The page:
dealer helps conserve the Nation's wealth and
the wealth of (name of city) motorists.
This brings to Goodyear and to Goodyear
Dealers the good-will of a wise plurality of
Do you belong to the wise plurality? Do you
enjoy. the saving service of Goodyear Tires and .
Goodyear Service Station Dealers?
Tht Sign of th
Station Dtaltr '
PAYOR MILK ACTION
Fifth Association Urges En
forcement of Law Against
Another ctflzens' association went
on record last night In favor of rigid
enforcement of the law prohibiting1
the Importation and sale of milk In
the District from unlicensed-farms. It
was the Pet worth association, which
makes the fifth citizens' body to take
action on the milk question since the
recent articles In The Times on the
Importation of milk from unlicensed
sources, despite prosecutions by the
The Association adopted resolutions
offered by Jesse C. Suter, commending
The Times and indorsing the action of
the Health Department In endeavor
ing to make all comply wjtb the law.
Mr. Suter said he had, observed thai
several citizens' organization haa
taken similar action, and he "believed
the-retworth Citizens' Association
should 'get In line. The resolutions
were adppted unanimously.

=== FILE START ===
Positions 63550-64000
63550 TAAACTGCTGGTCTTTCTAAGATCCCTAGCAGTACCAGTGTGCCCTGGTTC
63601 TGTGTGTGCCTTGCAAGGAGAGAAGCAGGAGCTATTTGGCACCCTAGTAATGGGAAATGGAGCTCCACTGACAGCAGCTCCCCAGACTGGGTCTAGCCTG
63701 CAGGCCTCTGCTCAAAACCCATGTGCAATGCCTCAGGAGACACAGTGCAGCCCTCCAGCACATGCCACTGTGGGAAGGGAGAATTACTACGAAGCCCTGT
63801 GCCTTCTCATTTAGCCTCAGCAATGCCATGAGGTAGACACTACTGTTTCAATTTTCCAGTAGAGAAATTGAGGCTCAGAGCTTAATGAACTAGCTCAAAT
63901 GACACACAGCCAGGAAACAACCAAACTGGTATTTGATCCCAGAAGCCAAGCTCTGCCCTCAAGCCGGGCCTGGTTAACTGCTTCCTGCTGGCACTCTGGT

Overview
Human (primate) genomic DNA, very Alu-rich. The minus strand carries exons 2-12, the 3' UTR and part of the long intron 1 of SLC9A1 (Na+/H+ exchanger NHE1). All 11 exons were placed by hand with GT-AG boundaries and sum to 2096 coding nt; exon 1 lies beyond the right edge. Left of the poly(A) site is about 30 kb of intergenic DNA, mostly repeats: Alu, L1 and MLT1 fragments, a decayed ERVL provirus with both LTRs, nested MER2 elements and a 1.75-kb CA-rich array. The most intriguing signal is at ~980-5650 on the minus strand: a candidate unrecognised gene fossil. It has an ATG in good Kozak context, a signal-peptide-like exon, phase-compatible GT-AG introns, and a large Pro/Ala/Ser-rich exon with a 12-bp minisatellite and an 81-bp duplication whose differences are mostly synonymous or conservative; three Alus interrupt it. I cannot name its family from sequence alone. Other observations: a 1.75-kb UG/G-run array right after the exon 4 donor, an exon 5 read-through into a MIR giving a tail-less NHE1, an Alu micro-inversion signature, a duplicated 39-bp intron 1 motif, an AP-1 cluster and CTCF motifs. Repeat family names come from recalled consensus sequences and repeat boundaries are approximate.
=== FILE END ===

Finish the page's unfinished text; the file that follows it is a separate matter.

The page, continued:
Garden Movement Inderstd.
The garden movement also was In
dorsed by- the association: Sugges
tion was made -by Joslah C. Carr thai
the police department be requeitedT-tO
give special protection to back yard
Following a-discussion ot the street
railway strike, a, recommendation of
tne public utilities committee that
labor disputes between, employers and
employes of the public utilities, be
submitted to compulsory arbitration
waa laid on .the table.
E. W Oyster, .member of the board
of assistant assessors, said that
striking employes of the Washington
Railway and Electric Company not
only were arllling- but anxious to ar
bitrate, and tha the refusal had
come from the company. Mr. Oyster
urged that action on the recommen
dation of the committee 'be deferred,
pending- the- proposed Congressional
investigation of the strike.
Approves Day'tgfct Savin, Plan.
A recommendation that efforts be.
made to procure the replacement of
cars with, longitudinal seats with the
"pay as you-, enter" type waa adopted.